Thursday, September 4, 2008

Florence I

Yesterday was spent traveling from Cinque Terre to Florence. We stopped off in Pisa along the way to see the so-called "leaning tower." Too bad we don't currently have the capability to post pictures, but let's just say it was worth the stop. The tower is on a campus with a church and baptistry, so we toured these as well. After another freshly made deli sandwich, we continued on our way to Florence. The evening was spent getting settled into our hotel, doing our own walking tour of Florence, and enjoying our first pizza dinner here in Italy - very tasty!

Today was our first FULL day in Florence, and I mean that in every sense of the word. We woke up early for our 9am reservation at the Uffizi Gallery, the largest collection of art in Florence. The gallery is huge and amazing. It begins with primitive-looking religious art from the fourteenth century, and progressing through the almost 45 rooms which wind their way in a horseshoe shape, ends up in the eighteenth century, so you can see the advances in style and technique unfold before your eyes. And of course, there are some big names there as well -- It boasts work by artists such as Botticelli (including the Birth of Venus), Michelangelo, Leonardo, and Rafael and Leonardo Da Vinci. It was a mentally-exhausting, nearly 5 hour tour, but a rewarding experience.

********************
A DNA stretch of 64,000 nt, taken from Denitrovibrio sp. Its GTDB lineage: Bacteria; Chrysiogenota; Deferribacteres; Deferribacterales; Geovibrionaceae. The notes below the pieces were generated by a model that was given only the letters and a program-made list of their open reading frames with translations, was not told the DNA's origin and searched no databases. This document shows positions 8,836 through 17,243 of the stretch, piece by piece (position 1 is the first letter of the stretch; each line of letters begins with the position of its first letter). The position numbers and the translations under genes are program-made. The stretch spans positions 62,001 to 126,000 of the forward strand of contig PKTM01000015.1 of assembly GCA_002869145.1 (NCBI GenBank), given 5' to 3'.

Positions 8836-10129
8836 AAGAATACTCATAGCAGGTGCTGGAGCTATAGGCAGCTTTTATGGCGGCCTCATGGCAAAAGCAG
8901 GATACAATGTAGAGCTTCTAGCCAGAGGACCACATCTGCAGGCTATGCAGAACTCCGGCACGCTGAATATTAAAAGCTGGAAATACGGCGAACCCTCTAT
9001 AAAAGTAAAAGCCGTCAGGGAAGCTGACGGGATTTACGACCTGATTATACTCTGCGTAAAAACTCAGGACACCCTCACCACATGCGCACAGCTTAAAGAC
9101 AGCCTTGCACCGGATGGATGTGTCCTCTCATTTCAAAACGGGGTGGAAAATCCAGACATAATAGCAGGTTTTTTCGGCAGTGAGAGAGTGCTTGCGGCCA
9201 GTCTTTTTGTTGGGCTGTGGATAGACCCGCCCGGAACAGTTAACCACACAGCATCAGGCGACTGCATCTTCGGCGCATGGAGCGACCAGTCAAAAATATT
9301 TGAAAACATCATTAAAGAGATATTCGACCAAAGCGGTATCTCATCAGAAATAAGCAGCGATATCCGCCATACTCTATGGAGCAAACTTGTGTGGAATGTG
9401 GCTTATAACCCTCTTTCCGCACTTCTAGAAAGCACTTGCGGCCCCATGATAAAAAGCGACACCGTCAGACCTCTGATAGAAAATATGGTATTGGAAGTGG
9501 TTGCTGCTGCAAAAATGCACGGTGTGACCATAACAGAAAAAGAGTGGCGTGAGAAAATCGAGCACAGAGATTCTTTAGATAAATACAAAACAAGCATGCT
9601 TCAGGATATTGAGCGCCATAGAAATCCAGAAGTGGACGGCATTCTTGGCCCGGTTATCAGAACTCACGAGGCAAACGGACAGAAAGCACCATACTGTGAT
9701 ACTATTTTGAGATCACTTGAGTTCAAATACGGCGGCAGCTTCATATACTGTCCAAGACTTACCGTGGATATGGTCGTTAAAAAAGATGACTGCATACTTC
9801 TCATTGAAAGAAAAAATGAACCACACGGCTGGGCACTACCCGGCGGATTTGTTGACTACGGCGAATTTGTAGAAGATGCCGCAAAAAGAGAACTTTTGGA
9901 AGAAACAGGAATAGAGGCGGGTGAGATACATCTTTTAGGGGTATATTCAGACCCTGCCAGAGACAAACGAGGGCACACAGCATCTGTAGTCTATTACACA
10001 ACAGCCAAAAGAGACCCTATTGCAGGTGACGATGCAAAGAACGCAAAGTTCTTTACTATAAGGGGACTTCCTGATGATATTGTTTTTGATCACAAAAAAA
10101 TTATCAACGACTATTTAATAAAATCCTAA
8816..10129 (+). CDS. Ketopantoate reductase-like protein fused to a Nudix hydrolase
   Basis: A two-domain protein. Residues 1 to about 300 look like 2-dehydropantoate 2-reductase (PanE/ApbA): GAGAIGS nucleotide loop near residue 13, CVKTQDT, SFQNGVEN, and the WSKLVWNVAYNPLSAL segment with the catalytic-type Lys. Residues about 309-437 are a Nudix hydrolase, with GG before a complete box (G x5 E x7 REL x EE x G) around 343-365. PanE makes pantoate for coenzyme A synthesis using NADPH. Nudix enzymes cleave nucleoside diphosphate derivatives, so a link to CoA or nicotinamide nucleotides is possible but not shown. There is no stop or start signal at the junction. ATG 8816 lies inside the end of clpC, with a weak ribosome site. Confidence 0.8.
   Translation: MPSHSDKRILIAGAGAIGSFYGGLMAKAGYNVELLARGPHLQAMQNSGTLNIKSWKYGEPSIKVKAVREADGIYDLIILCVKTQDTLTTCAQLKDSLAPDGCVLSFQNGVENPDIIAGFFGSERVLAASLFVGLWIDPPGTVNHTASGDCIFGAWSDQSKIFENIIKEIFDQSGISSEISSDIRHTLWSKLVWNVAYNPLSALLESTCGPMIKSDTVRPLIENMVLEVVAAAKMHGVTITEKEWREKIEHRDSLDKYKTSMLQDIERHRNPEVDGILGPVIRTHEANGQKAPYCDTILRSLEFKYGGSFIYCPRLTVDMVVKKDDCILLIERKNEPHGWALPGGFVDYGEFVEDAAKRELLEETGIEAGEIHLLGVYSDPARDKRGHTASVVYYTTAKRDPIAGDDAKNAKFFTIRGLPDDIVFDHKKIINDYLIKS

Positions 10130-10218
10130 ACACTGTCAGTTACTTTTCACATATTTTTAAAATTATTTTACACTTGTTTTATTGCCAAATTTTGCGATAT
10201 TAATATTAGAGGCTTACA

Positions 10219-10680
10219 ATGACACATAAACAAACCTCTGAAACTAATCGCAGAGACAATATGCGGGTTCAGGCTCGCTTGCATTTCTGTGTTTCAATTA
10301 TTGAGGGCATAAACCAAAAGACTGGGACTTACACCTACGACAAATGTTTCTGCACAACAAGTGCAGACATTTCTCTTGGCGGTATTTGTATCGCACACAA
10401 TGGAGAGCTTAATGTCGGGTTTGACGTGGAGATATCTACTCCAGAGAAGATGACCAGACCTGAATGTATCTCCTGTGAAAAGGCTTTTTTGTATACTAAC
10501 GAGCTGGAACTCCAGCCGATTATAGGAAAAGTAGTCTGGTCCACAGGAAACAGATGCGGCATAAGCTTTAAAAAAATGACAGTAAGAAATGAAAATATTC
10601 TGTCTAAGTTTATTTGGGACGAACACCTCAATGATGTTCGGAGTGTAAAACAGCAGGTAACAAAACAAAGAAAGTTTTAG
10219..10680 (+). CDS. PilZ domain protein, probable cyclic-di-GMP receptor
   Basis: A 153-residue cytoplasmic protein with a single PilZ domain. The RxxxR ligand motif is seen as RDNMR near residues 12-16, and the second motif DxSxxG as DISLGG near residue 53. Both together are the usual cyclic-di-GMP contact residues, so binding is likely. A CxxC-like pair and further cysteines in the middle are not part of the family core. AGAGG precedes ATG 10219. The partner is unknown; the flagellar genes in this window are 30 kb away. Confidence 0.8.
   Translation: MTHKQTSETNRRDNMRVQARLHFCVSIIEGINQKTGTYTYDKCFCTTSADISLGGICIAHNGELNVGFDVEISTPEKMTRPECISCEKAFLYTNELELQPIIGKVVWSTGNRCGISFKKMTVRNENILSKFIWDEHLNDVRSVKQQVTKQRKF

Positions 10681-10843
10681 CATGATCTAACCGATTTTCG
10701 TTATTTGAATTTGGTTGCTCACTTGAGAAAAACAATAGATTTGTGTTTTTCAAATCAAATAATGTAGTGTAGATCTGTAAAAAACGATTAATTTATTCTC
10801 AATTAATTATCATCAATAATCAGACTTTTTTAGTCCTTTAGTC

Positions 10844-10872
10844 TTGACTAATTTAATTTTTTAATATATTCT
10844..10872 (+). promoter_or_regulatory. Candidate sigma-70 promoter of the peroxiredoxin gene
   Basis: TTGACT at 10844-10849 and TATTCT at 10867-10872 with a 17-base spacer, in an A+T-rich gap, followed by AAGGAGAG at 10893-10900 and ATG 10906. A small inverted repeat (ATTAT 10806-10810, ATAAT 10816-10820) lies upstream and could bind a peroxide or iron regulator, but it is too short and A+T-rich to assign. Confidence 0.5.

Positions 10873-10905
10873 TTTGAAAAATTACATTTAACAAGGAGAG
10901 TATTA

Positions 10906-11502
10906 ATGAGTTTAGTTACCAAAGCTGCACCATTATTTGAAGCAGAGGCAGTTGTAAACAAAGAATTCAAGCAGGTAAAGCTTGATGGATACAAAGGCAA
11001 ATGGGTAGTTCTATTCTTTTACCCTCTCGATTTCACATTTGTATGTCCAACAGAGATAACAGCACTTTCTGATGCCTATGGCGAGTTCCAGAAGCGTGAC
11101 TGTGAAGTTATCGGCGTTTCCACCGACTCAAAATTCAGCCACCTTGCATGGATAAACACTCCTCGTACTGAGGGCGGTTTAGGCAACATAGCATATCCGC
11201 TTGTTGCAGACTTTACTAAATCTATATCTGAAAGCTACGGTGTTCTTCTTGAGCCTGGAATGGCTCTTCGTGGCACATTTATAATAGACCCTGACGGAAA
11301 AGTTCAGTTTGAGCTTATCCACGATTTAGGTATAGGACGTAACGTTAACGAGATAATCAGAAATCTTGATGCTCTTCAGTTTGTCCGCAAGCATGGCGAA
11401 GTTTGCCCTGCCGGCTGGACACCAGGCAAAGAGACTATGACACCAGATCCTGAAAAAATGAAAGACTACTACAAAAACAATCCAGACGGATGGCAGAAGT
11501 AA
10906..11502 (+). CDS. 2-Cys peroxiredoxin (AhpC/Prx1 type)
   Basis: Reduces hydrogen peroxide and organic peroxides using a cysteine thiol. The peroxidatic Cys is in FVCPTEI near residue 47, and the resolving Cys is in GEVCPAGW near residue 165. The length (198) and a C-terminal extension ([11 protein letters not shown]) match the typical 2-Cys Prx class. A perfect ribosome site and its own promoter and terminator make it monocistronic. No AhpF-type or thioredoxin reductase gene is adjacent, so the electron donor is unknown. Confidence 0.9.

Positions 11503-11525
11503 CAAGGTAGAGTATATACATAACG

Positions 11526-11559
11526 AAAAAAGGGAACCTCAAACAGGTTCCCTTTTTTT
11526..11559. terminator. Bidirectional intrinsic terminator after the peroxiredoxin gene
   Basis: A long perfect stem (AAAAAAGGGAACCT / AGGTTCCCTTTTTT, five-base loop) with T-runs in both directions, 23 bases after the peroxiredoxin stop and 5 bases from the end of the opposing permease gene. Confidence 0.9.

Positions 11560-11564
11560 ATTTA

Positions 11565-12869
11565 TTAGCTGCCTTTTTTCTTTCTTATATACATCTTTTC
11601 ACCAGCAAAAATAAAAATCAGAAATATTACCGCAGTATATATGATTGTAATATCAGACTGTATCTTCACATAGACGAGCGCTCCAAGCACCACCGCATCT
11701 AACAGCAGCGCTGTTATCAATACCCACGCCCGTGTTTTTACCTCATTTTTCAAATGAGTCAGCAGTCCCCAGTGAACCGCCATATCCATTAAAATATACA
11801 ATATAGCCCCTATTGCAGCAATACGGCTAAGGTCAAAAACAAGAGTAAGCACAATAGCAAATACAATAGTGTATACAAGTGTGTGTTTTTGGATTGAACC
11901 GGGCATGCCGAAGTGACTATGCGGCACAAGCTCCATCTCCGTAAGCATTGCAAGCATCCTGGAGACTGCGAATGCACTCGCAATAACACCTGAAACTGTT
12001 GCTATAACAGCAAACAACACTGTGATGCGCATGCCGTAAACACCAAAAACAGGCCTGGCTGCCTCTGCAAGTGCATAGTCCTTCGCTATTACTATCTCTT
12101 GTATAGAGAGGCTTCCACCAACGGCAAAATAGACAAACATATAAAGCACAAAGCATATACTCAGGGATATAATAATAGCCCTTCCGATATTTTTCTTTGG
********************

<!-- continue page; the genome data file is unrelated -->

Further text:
We had lunch at a delightful little wine bar, or "Enoteca" that we happened upon. We sat with our sandwiches and shared glass of wine, then after much debate and some wasted walking, decided to go to the Pitti Palace. Here, we toured a portion of the science museum which is temporarily on display, which details the scientific developments that occurred in Florence under the Medicis, including the rediscovery of Euclid's works on geometry, original discoveries of Galileo obtained using his newly-developed telescope (an original was on display!), and various tools developed during this time used for navigation, astronomy, and engineering. Our ticket also allowed us to tour the palace gardens, which consisted of well-manicured lawns and shubbery, sculptures, fountains, and a terrace with a beautiful view. This was somewhat different from what we expected (no flowers), but was still a nice escape from the bustling, noisy city, and the mental effort required by museums.

Dinner was at La Trattoria Marione. A very charismatic waiter ushered us in, and convinced us to let him surprise us with two pasta dishes. We ended up with ravioli and spaghetti with meatsauce. Both were excellent, as was the €3 wine. We topped off the meal with Tiramisu.

After a short rest at our hotel, we were persuaded to drag our tired feet out one last time to visit a unique-looking exhibit on the Impressionists just a block from our hotel. This turned out to be a terrific complement to our Uffizi tour, as it picked up where the Uffizi left off. Starting from one or two neo-Classical paintings, it walked you through impressionism, with a focus on the techniques and technology used by the impressionists to create their paintings. It also let you in on some of the controversy surrounding their work -- critics said that this new style of painting looked like mere unfinished sketches. By the end, combinded with the Uffizi, it felt like we had received a miniature course in art history.

So all in all, a very long day (three museums!). But it was worth it.

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